Antimony cup, Europe, 1501-1700

Made:
1501-1700 in Europe
maker:
Unknown

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Antimony cup, probably 16th or 17th century. Graduated grey background.
Science Museum Group Collection
© The Board of Trustees of the Science Museum

Antimony cup, probably 16th or 17th century

Cups made from antimony, a toxic, metallic element, became popular in the 1600s as a means of purging the body of illness through the sweating and vomiting this poison caused. Wine would be allowed to stand in the cup for up to 24 hours, by which time a small amount of the metal had dissolved.

It has been suggested that the cups were introduced in order to get around the law at a time when the sale and use of antimony preparations was strictly forbidden. When making such a preparation, three tablespoons of antimony could cause the desired effects, although it would have been a highly unpleasant experience.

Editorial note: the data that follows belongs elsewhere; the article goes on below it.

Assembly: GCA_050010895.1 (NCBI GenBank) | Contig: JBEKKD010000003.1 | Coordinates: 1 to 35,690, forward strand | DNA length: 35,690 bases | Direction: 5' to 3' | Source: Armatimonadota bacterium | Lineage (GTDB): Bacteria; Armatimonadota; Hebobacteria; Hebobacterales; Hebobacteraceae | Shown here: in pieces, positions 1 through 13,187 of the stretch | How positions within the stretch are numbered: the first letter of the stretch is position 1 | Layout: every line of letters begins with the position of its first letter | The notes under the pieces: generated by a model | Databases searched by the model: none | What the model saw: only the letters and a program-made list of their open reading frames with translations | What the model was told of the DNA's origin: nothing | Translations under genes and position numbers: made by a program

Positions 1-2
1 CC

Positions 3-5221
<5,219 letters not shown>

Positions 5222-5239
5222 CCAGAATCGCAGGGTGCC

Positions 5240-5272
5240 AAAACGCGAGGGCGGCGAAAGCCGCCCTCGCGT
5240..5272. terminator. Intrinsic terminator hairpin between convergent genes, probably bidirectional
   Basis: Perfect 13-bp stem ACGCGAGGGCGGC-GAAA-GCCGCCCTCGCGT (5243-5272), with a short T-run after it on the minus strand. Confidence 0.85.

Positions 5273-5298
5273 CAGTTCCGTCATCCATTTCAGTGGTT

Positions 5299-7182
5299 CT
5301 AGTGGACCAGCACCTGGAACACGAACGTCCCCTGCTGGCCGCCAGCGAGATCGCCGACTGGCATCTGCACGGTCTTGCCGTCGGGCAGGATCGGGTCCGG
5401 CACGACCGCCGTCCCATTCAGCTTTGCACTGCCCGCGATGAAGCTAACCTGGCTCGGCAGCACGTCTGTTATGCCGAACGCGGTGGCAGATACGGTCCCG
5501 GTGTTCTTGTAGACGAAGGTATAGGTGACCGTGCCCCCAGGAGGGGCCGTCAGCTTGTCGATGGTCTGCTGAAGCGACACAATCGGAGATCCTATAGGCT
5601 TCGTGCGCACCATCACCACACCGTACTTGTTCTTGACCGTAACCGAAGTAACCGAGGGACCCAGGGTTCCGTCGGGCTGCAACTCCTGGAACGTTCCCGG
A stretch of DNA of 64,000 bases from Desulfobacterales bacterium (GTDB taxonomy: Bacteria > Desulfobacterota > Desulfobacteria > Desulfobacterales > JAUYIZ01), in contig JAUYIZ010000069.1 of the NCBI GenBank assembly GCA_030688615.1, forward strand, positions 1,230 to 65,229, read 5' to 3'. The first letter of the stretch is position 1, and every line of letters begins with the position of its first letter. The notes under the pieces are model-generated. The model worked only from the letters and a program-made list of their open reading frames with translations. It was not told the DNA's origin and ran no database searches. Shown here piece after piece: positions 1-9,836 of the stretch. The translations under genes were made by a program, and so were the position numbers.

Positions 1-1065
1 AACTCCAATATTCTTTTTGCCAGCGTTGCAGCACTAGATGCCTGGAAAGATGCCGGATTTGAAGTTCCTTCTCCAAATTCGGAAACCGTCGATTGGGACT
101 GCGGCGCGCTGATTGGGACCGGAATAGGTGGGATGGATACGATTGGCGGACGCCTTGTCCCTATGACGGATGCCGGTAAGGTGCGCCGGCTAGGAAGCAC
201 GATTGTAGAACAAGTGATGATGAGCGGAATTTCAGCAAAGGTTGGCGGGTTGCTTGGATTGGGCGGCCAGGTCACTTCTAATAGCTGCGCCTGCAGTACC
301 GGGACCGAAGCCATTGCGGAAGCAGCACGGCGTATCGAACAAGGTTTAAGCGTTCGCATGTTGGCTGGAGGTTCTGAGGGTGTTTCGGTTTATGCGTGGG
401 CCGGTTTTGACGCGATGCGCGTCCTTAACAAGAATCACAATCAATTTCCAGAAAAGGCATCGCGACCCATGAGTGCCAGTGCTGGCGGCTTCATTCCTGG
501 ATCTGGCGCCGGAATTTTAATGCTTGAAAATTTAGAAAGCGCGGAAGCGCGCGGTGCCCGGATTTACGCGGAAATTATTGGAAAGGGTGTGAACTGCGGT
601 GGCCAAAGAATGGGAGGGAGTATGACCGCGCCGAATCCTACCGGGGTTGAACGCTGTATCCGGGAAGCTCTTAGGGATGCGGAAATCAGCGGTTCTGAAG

Details

Category:
Therapeutics
Object Number:
A641035
type:
antimony cup
taxonomy:
  • furnishing and equipment
  • container - receptacle
  • drinking vessel
  • cup

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